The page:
Many card Issuers believe that within the next few years 25% or more of debit transactions will migrate to mobile payments (Daly, 2016). An interesting comparison was done by Karen Webster on “What Mobile Payments can learn from Debit Cards.” Debit card volume increased $52.1 billion from 1991 to 1997. In the article it details what debit cards had on their side to take off in 1995 that mobile payments still lack. Some of the things mentioned:
- MasterCard and Visa used technology that merchants already had and paid for, unlike now where we are asking merchant’s to buy terminals with NFC to enable mobile acceptance
- The critical mass adoption and value perception is not strong and therefore is not driving usage. Checks were a pain to write, pulling out your phone is not that much more convenient than pulling out your wallet to pay.
- There needs to be a study on lack of demand first in order to determine the best way to enter the market
- Because issuers pushed their debit cards to consumers as an easier way to pay for items in store (especially in supermarkets where customers had to wait in line as the person in front of them wrote a check), there became a big market outcry for merchants to accept debit cards
- Issuers make interchange fees off of debit card holders. So it is an additional profit center for their bank so why not push consumers to use their cards.
- Debit card really was consumer and merchant friendly whereas pulling out your cellphone might not always deliver the seamless payment you hoped to obtain. Your phone might be dead or the app might not work properly. Another app might get in the way of your purchase or a phone call
- In addition, merchants were provided low rates to incentivize them to promote acceptance and process debit cards (Webster, 2016).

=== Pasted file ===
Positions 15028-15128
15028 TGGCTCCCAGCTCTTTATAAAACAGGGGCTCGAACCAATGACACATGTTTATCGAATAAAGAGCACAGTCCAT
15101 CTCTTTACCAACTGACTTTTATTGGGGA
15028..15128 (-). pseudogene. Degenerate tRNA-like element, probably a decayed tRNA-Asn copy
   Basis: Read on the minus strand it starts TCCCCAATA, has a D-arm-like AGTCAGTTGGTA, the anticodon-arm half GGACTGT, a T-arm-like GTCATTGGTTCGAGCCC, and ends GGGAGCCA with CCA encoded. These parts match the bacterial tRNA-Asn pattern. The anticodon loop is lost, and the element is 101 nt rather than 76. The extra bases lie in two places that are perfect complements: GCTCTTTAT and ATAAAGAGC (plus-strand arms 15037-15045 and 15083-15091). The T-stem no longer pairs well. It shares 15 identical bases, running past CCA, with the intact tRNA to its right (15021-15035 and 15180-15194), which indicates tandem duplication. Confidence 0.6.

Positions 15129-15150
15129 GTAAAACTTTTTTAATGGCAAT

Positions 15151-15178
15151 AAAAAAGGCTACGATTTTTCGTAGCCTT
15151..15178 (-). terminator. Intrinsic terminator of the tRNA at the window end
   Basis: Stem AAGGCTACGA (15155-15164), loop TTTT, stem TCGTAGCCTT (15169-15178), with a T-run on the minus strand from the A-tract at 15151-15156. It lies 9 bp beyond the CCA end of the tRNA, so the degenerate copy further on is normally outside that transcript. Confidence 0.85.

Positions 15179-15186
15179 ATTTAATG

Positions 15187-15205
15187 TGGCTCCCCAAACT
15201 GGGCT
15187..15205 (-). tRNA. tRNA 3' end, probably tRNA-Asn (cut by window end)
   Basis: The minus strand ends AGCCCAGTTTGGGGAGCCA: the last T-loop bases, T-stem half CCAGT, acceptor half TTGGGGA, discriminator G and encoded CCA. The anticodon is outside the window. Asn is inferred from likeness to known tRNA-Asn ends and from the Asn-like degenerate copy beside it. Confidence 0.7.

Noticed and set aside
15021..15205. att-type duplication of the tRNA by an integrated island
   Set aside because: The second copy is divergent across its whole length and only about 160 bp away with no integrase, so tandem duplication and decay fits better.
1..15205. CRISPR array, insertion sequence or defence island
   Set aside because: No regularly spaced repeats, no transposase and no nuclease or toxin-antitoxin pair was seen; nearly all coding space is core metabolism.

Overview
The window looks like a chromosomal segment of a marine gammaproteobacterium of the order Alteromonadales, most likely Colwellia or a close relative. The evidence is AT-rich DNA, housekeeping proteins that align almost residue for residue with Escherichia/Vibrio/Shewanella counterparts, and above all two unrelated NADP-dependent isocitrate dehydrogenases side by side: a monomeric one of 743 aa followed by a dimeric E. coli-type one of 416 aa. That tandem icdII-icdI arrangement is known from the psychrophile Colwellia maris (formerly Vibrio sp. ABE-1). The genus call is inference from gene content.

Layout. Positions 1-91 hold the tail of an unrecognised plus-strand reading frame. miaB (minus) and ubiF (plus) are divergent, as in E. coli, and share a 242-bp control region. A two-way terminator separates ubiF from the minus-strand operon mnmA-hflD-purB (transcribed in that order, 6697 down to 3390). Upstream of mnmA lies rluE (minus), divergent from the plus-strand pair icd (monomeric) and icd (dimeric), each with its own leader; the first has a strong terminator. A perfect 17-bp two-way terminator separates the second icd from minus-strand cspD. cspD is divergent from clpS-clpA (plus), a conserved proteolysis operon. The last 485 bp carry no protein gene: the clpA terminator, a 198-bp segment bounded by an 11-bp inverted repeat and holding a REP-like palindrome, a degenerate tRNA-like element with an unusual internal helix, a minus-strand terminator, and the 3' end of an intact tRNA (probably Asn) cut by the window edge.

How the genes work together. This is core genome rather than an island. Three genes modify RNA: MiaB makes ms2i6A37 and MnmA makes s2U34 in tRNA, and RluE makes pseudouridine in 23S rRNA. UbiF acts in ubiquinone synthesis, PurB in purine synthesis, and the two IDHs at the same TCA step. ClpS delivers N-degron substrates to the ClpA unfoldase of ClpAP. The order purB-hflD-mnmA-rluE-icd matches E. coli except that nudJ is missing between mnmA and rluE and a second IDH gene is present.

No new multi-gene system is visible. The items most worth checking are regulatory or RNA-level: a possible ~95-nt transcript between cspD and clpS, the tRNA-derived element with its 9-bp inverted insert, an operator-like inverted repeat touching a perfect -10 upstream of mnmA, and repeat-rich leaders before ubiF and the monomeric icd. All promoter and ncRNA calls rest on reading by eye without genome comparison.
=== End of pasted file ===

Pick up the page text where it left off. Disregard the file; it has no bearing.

Although 34% of small businesses accept mobile payments (Woodward, 2016), as of April 2016 only 25% of all eligible users have tried Apple Pay, Android Pay, and/or Samsung Pay (While this is down 17% from July 2015, the availability of mobile payment platforms has continued to increase since July 2015). While the number of businesses accepting mobile payments is increasing, many stores do not promote that they accept mobile payments nor do they have personnel that know the terminals are capable of accepting mobile payments. Without a sign or person reminding someone checking out of the mobile payment acceptance, many customers do not remember or know to pay with their mobile payment solution. Mobile payments continues to have slower than anticipated adoption; it is being utilized for smaller purchases, approximately 17% of users’ discretionary spending. Many anticipate that as more merchants accept mobile payments the number of consumers utilizing mobile payments will only continue to increase. By 2020 it is estimated that mobile payment volume will reach $503 billion (Meola, 2016).
These predictions of mobile payment volume increase provide hopeful validation that mobile payments will take off, but it may not be as swift moving as debit cards were in the 90s. The drive to use debit and card based payments was a movement started by MasterCard and Visa, adopted quickly by the Issuers, and the Issuers pushed demand to the consumers; therefore, demand from the consumers increase the demand from the merchants.
With mobile payments there is a pull by consumers and merchants to begin using mobile payment; however, there is a lack of push by the Issuers and Networks. For the Issuers and Networks there is no additional benefit of pushing for mobile payments, they get the same percentage per transaction whether a person uses a card or mobile phone. Therefore, in order for mobile payments to take off, consumers and merchants will have to generate the demand and growth of mobile payments.